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Will Ken Paxton’s Latest Attack on Dreamers Hurt the Bids of Texas Cities for Amazon’s HQ2?

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An insightful piece by the Dallas Morning News business columnist Mitchell Schnurman asks: will the outrageous lawsuit filed by Texas Attorney General Ken Paxton end up hurting the bids of Austin and Dallas to recruit Amazon’s second corporate headquarters? According to Schnurman, “We have a lot on the line with Amazon, and Paxton just complicated our closing argument. Being hostile to immigrants — undocumented or otherwise — is not a pro-business plank.”

The column is another reminder that Paxton’s anti-Dreamer lawsuit and the anti-immigrant animosity promoted by leading Republicans in Texas is rebranding a state once known as welcoming. Governor Abbott led the way on the enactment and implementation of SB 4, a state law that encourages racial profiling and mass deportations. Now Paxton is targeting Dreamers. Meanwhile, this rebranding is aided and abetted by silence of other Republicans in the state.

Once upon a time, leaders such as George W. Bush and business groups such as the Greater Houston Partnership spoke up for a Texas that welcomed immigrants as critical to the state’s prosperity. But with hardliners such as Senators John Cornyn and Ted Cruz in power, and with a state GOP that has gone over to the dark side, today’s silence is deafening.

We suspect Amazon will, indeed, take notice.

Below, we excerpt Dallas Morning News business columnist Mitchell Schnurman’s new column “Texas AG Ken Paxton just made it harder to attract Amazon HQ2”:

“Does Amazon need another reason to knock Dallas off the list for its second headquarters? Texas Attorney General Ken Paxton is doing plenty to hurt our chances.

This week, Paxton filed a lawsuit to end Deferred Action for Childhood Arrivals, the Obama-era program that offers temporary status to unauthorized immigrants who grew up in America and finished school here. Six states joined the suit.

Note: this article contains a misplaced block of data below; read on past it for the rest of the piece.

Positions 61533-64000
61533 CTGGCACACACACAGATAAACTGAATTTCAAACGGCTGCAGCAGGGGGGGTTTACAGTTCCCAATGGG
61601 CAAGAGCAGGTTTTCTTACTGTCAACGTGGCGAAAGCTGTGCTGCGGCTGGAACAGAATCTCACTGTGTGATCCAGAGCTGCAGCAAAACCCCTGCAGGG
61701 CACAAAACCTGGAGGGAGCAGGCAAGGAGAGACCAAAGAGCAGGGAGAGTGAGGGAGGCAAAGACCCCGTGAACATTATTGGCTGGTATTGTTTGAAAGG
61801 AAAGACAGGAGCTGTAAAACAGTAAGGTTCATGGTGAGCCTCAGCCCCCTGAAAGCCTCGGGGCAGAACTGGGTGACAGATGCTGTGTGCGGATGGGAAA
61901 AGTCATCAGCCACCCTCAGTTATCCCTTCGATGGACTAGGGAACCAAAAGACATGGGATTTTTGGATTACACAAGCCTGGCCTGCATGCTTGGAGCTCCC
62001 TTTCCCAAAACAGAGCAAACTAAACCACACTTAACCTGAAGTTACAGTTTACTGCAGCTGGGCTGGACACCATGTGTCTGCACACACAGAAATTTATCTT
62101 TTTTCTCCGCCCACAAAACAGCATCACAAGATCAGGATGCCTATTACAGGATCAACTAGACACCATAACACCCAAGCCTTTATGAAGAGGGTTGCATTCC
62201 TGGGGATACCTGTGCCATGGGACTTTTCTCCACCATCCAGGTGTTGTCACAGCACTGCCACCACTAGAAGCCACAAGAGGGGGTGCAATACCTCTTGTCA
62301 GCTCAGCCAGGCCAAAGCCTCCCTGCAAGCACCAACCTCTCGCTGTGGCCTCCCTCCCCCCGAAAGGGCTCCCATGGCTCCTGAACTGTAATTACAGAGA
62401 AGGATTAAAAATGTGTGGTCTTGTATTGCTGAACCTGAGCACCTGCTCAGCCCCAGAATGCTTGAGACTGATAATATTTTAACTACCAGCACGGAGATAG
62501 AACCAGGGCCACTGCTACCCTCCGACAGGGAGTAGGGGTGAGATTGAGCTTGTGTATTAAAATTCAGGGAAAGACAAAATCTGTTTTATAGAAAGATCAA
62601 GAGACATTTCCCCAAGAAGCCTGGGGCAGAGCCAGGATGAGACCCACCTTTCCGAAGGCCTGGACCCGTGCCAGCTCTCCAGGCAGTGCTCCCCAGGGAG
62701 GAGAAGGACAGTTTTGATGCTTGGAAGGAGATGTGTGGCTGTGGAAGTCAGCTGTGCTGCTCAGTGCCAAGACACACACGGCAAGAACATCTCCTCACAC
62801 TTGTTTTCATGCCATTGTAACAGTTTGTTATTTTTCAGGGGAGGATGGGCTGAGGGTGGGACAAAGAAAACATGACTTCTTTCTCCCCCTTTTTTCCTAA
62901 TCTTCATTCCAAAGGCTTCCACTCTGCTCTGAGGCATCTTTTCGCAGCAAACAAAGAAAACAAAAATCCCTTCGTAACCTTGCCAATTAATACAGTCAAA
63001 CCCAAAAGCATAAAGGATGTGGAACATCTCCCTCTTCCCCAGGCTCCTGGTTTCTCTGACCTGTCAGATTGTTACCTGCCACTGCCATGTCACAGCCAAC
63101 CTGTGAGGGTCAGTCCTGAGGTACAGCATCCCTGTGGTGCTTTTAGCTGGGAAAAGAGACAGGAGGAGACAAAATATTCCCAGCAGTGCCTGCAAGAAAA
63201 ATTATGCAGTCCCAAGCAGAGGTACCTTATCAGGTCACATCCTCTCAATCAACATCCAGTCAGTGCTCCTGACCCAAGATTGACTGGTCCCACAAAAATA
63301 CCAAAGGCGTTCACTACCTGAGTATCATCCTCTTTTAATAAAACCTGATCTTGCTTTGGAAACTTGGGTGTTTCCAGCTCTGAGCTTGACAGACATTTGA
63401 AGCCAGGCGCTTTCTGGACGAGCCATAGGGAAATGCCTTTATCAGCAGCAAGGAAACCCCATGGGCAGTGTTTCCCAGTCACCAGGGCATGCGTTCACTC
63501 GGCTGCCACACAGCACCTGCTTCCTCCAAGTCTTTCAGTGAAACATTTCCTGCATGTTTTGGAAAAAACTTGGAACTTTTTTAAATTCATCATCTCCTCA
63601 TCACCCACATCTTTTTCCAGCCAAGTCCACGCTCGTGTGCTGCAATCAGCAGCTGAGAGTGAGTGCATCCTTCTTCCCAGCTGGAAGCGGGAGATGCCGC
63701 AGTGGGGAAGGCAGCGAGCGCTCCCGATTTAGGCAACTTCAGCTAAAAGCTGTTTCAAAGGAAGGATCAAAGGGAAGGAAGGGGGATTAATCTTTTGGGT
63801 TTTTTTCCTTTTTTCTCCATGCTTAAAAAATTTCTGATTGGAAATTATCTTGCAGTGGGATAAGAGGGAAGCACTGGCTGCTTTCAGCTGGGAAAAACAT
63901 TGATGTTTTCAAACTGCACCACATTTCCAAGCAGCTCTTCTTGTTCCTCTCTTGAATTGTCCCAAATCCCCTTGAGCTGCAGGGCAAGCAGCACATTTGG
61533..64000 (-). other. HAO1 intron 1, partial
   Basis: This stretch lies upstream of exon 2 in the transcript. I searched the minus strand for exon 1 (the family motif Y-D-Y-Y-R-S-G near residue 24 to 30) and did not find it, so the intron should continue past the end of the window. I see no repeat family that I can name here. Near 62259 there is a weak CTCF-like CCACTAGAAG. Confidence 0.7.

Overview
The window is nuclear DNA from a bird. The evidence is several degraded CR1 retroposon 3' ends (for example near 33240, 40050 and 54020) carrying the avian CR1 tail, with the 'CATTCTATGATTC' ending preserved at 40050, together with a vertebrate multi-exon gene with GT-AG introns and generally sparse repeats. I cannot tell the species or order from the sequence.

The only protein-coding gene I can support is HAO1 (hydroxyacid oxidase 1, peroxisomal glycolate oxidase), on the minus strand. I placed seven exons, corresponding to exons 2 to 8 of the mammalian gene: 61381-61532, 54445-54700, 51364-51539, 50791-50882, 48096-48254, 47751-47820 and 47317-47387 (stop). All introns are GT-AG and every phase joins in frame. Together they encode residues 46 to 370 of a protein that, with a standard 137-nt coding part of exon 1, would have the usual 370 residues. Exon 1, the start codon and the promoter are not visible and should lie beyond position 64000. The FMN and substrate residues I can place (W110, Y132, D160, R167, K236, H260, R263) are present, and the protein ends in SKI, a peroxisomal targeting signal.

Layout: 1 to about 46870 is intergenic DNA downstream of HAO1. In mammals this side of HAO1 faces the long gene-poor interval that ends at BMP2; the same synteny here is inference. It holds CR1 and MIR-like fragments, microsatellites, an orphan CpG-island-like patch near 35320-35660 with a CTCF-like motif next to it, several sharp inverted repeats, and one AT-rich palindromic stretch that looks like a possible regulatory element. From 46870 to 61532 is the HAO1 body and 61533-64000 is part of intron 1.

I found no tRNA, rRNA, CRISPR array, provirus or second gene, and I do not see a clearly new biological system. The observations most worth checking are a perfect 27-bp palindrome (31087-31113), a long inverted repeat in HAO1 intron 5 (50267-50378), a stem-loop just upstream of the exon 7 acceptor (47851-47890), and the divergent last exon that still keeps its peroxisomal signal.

Like hundreds of other companies, Amazon is a big supporter of the so-called Dreamers. Last fall, Amazon was among the marquee names that signed on to a multistate lawsuit to keep DACA in place. In January 2017, Amazon founder Jeff Bezos also opposed the travel ban ordered by President Donald Trump.

“We’re a nation of immigrants whose diverse backgrounds, ideas and points of view have helped us build and invent as a nation for over 240 years,” Bezos said at the time.

That history is relevant because Amazon is now evaluating bids to host a second headquarters, known as HQ2. It plans to eventually invest up to $5 billion and employ 50,000 high-paid workers, a bounty that set off an intense competition to land the prize.

Amazon received offers from 238 locations and chose 20 finalists. Dallas and Austin made the cut, but the other six states that joined Paxton’s suit don’t have a city on the list.

We have a lot on the line with Amazon, and Paxton just complicated our closing argument. Being hostile to immigrants — undocumented or otherwise — is not a pro-business plank.

And attacking DACA, which is already being contested, reinforces some of the worst impressions of Texas: that top elected leaders are intolerant and unwelcoming — and willing to go after a vulnerable minority to score political points.

…Dreamers have a great deal of public support, in part because they arrived here as children and have made positive contributions. An estimated 1.3 million residents nationwide — and more than 63,000 in the Dallas area — are eligible for DACA. They earned almost $20 billion in income and contributed roughly $3 billion in taxes in 2015.

Almost 800,000 signed up for DACA but an estimated half a million did not enroll. Some didn’t have the documentation and others feared they could become targets for deportation

…“DACA recipients are vital to the future of our companies and our economy,” the Texas Association of Business wrote in a letter to the Texas delegation in September. “With them, we grow and create jobs.”

Congress’ failure to fix the law jeopardizes the livelihood of Dreamers and “the economic underpinnings of the state,” the Dallas Regional Chamber wrote to lawmakers in February. “The expiration of DACA would be a significant loss for North Texas,” the letter said.

…More than 93 percent of the Dreamers in the Dallas area have jobs, according to New American Economy. They earned $860 million in 2016 and paid $72 million in state and local taxes. Many work in tourism, retail and construction.

Over 800 CEOs and executives signed a letter calling for a legislative solution in Washington. They cited the Dreamers’ contributions to the nation’s GDP, Social Security and Medicare, and said they’re vital to their companies’ future and the economy.

“They are part of why we will continue to have a global competitive advantage,” the letter said.

It was signed by leaders from some of Dallas’ largest employers, including AT&T, Walmart, General Motors, PepsiCo, Microsoft and, of course, Amazon.”